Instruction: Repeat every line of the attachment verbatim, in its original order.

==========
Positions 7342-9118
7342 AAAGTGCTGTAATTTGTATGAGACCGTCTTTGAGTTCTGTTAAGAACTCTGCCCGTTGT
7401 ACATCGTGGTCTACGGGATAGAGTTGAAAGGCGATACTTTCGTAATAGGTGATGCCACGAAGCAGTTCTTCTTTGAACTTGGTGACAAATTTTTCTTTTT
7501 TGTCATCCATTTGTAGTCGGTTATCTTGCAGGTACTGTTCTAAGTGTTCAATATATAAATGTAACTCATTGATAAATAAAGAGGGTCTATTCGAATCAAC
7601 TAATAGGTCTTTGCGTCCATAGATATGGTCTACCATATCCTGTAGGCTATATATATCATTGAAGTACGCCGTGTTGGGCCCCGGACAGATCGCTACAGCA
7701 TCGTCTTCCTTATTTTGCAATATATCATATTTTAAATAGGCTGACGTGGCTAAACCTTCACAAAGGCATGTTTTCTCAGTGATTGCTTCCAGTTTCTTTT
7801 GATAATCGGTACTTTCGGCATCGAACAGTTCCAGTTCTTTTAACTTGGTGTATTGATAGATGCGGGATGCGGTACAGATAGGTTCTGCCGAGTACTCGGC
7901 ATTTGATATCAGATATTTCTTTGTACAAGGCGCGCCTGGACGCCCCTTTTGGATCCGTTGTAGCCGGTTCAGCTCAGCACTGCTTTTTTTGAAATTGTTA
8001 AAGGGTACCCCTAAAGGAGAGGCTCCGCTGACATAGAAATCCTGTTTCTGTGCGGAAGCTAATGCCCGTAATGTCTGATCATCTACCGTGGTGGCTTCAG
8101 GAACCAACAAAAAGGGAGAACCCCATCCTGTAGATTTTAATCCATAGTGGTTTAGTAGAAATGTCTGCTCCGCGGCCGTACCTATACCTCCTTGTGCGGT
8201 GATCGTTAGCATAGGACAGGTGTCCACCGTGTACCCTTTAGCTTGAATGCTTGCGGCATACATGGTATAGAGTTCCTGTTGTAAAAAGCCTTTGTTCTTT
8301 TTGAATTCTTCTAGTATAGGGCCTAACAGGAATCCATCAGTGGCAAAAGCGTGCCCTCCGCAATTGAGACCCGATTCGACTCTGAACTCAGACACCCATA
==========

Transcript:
Positions 7342-9118
7342 AAAGTGCTGTAATTTGTATGAGACCGTCTTTGAGTTCTGTTAAGAACTCTGCCCGTTGT
7401 ACATCGTGGTCTACGGGATAGAGTTGAAAGGCGATACTTTCGTAATAGGTGATGCCACGAAGCAGTTCTTCTTTGAACTTGGTGACAAATTTTTCTTTTT
7501 TGTCATCCATTTGTAGTCGGTTATCTTGCAGGTACTGTTCTAAGTGTTCAATATATAAATGTAACTCATTGATAAATAAAGAGGGTCTATTCGAATCAAC
7601 TAATAGGTCTTTGCGTCCATAGATATGGTCTACCATATCCTGTAGGCTATATATATCATTGAAGTACGCCGTGTTGGGCCCCGGACAGATCGCTACAGCA
7701 TCGTCTTCCTTATTTTGCAATATATCATATTTTAAATAGGCTGACGTGGCTAAACCTTCACAAAGGCATGTTTTCTCAGTGATTGCTTCCAGTTTCTTTT
7801 GATAATCGGTACTTTCGGCATCGAACAGTTCCAGTTCTTTTAACTTGGTGTATTGATAGATGCGGGATGCGGTACAGATAGGTTCTGCCGAGTACTCGGC
7901 ATTTGATATCAGATATTTCTTTGTACAAGGCGCGCCTGGACGCCCCTTTTGGATCCGTTGTAGCCGGTTCAGCTCAGCACTGCTTTTTTTGAAATTGTTA
8001 AAGGGTACCCCTAAAGGAGAGGCTCCGCTGACATAGAAATCCTGTTTCTGTGCGGAAGCTAATGCCCGTAATGTCTGATCATCTACCGTGGTGGCTTCAG
8101 GAACCAACAAAAAGGGAGAACCCCATCCTGTAGATTTTAATCCATAGTGGTTTAGTAGAAATGTCTGCTCCGCGGCCGTACCTATACCTCCTTGTGCGGT
8201 GATCGTTAGCATAGGACAGGTGTCCACCGTGTACCCTTTAGCTTGAATGCTTGCGGCATACATGGTATAGAGTTCCTGTTGTAAAAAGCCTTTGTTCTTT
8301 TTGAATTCTTCTAGTATAGGGCCTAACAGGAATCCATCAGTGGCAAAAGCGTGCCCTCCGCAATTGAGACCCGATTCGACTCTGAACTCAGACACCCATA